CleanCapital announced it acquired a 39-project, 65.3MW portfolio of solar assets spanning 12 states from BR Group Holdings.
The 39 projects outlined in the acquisition are spread across 91 total sites, ranging from 0.2 MW to 6.5 MW in size. The portfolio includes a number of projects providing solar energy to schools, including 20 carport assets serving California’s Stockton Unified School District and 16 sites serving the Hawaii Department of Education. The portfolio also includes 11.5 MW of Minnesota community solar projects with various C&I off-takers.
According to CleanCapital, the acquisition came to be partly due to an ongoing trend towards consolidation in the clean energy industry, specifically among the market share of the top commercial solar asset owners. As CleanCapital outlines in the acquisition announcement, the annual market share of the top commercial solar asset owners has increased from 26% in 2019 to 34% in 2021 through Q3, according to Wood Mackenzie.
This acquisition is the sixth in a series of investments made since CleanCapital announced a $300 million commitment from Manulife in April 2021. The company has successfully acquired and managed 200 projects in 24 states totaling more than 300 MW. Its cumulative acquisitions total more than $800 million.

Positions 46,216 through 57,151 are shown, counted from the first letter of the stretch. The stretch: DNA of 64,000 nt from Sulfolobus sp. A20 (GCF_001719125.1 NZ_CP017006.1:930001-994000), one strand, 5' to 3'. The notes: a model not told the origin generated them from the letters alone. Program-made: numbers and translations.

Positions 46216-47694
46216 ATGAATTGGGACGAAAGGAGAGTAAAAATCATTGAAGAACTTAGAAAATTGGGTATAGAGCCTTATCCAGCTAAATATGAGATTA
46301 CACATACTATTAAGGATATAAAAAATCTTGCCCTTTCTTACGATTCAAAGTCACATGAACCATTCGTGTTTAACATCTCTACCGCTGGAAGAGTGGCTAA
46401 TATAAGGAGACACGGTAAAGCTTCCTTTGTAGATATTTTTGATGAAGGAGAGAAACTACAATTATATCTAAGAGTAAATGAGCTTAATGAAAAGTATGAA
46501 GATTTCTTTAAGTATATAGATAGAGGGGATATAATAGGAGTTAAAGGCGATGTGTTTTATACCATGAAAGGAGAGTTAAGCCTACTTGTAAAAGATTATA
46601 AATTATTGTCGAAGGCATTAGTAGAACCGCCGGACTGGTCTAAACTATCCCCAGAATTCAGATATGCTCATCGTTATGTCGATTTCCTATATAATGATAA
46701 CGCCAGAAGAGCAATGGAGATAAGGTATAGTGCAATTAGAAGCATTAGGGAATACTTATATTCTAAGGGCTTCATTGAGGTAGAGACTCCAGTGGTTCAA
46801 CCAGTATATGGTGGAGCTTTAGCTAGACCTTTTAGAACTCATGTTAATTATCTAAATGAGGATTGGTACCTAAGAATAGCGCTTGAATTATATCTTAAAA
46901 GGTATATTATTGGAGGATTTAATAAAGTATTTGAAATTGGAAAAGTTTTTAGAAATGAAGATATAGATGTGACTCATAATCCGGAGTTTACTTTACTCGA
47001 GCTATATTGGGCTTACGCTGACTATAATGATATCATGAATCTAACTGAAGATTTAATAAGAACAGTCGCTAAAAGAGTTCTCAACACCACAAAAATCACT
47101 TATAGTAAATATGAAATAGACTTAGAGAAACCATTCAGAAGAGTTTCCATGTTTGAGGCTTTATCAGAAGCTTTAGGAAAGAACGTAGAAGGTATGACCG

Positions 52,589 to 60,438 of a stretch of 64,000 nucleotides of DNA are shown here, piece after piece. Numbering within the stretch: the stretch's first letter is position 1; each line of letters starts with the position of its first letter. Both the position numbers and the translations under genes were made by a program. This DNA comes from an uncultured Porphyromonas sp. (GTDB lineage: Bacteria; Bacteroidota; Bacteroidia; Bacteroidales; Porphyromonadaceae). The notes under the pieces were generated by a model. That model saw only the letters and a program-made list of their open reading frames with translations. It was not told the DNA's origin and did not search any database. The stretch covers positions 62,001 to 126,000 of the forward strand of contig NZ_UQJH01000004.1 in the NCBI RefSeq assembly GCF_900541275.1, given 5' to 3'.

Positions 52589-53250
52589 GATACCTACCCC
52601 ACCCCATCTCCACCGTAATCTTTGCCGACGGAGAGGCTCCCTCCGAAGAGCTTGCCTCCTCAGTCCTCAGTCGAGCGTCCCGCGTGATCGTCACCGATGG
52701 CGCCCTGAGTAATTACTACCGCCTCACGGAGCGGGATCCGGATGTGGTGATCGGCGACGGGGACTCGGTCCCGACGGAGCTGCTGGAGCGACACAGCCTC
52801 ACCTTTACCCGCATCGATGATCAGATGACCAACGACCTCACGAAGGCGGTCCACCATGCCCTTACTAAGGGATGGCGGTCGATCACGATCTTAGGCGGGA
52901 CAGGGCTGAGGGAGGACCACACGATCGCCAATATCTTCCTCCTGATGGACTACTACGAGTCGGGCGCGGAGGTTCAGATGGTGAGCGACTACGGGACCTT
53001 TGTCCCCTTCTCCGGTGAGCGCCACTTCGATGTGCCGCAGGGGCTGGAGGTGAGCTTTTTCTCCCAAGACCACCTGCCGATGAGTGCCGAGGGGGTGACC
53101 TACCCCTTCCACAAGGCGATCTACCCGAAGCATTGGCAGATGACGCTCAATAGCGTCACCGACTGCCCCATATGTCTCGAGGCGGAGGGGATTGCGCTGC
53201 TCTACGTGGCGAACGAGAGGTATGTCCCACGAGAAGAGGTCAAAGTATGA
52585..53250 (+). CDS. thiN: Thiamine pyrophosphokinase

“In this relatively fragmented segment of the industry, only a handful of commercial solar asset owners have total portfolios over 100 MW,” said Principal Analyst at Wood Mackenzie, Michelle Davis. “In general, the commercial solar industry—including community solar—is slowly consolidating. We would expect this trend to continue as sophisticated long-term asset owners continue to build and expand their financing platforms.”
In June 2021, CleanCapital partnered with CI Renewables to provide financing for 11 projects, totaling 29 MW, which are scheduled to achieve commercial operations throughout 2022. Under the agreement, CI will supervise construction of the projects which are in Howard County, Maryland, between Washington, D.C. and Baltimore.
In April 2020 Howard County signed a power purchase agreement for the energy, which is expected to account for around 30% of the county government’s total annual electricity use. The agreement provides a total anticipated cost benefit of $1.2 million for the 25-year life of the contract.
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